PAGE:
As for #3, the defender likely would not be able to tell exactly where the ordnance was headed until it got rather close... By which time it might well be too late to successfully engage.

As for the Falklands example, the RN SAM defenses were geared towards mid-range high altitude intercepts as a result of Cold War planning. It is likely that had the Argentinian Air Force used such standoff weapons at the time, then likely yes, many of them would have been intercepted. However, one would have to wonder, just how many A-4 Skyhawks Argentina would have lost in that sort of engagement, and if the RN would have had more vessels damaged or lost. On a cost basis, assuming Argentina planned ahead and had built up warstocks beforehand, I think it likely that the RN could have found itself either suffering heavier losses or forced to withdraw. Either the RN would be forced to conserve the missiles carried aboard the frigates and destroyers and only engage aircraft thus ignoring bombs which would air and strike ships, or the missiles could target the bombs which would likely be available in greater numbers than SAMs.

Also, keep in mind the scope of engagements. Diferent sized and typed ordnance is available for different mission profiles and are used as such.

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Old October 16th, 2008   #1510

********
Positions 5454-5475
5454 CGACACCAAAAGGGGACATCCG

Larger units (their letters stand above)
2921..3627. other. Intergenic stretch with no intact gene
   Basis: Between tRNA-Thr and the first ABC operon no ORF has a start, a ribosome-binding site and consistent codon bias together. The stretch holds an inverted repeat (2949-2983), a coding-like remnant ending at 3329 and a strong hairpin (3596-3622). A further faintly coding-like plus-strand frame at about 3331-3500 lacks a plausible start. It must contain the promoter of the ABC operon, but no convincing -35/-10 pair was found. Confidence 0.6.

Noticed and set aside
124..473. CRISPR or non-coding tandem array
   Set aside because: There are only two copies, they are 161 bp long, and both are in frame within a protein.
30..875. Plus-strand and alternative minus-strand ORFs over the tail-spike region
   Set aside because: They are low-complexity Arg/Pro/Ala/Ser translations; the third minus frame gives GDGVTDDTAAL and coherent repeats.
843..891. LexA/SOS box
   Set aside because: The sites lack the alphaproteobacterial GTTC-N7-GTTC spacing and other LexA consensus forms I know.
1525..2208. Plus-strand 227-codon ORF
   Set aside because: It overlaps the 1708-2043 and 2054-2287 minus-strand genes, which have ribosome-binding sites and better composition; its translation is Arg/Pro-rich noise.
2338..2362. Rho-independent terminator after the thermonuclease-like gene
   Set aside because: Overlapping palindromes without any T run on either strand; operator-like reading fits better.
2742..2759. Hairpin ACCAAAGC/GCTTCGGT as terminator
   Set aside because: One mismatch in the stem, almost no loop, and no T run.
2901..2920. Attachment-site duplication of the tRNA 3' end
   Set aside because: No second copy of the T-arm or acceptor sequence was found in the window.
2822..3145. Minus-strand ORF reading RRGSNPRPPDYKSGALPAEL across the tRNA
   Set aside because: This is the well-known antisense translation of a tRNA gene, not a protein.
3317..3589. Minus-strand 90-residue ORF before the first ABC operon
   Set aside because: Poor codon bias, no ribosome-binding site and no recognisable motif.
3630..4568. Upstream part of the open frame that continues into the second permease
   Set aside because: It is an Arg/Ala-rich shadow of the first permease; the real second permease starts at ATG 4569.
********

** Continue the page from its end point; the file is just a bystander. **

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Old October 16th, 2008   #1511
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I'm sure any GBAD operator worth his boots would prefer to shoot down the aircraft rather than a bomb. But JDAM was designed for a reason, so bombs could be dropped from aircraft (well B-2s) flying very high and outside the reach of most Soviet GBAD systems. However the bomb has to come down to reach the target. Now with JDAMs being used in smaller numbers by smaller strike fighters and being used with stand off wing kits the ability to defeat the mission and preserve the target by the GBAD operator is improved. That is of course if strike fighters start gliding JDAM-ERs at high value targets rather than JSOW or JASSM in which the GBAD system will not get the same engagement opportunity as against a JDAM-ER.
Umm... No, JDAM was developed as a low-cost guidance kit to convert existing free-fall bombs in "smart" bombs.

As for using JDAM vs JSOW or JAASM, it all depends on the environment one operates in. If the target is important and located deep inside an IADS, then JAASM, or perhaps multiple JAASMs would be called for. However, if the GBAD located around the target is anticipated to be manpack SAMS and perhaps SPAAG, there is no need to engage from tens of, or hundreds of km away. Using a JDAM-ER when a JSOW or JAASM is called for is of course a waste of the attackers resources, as it would put an unneed risk on the launching platform. At the same time, using a JAASM or JSOW when a JDAM-ER can equally fufill the requirements is a waste of financial and logistical resources better utilized elsewhere.

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Old October 16th, 2008   #1512
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and you read it as I want to replace all JSOWs and JASSMs with JDAMs. One is a comparison of cost. The other is an acquisition policy.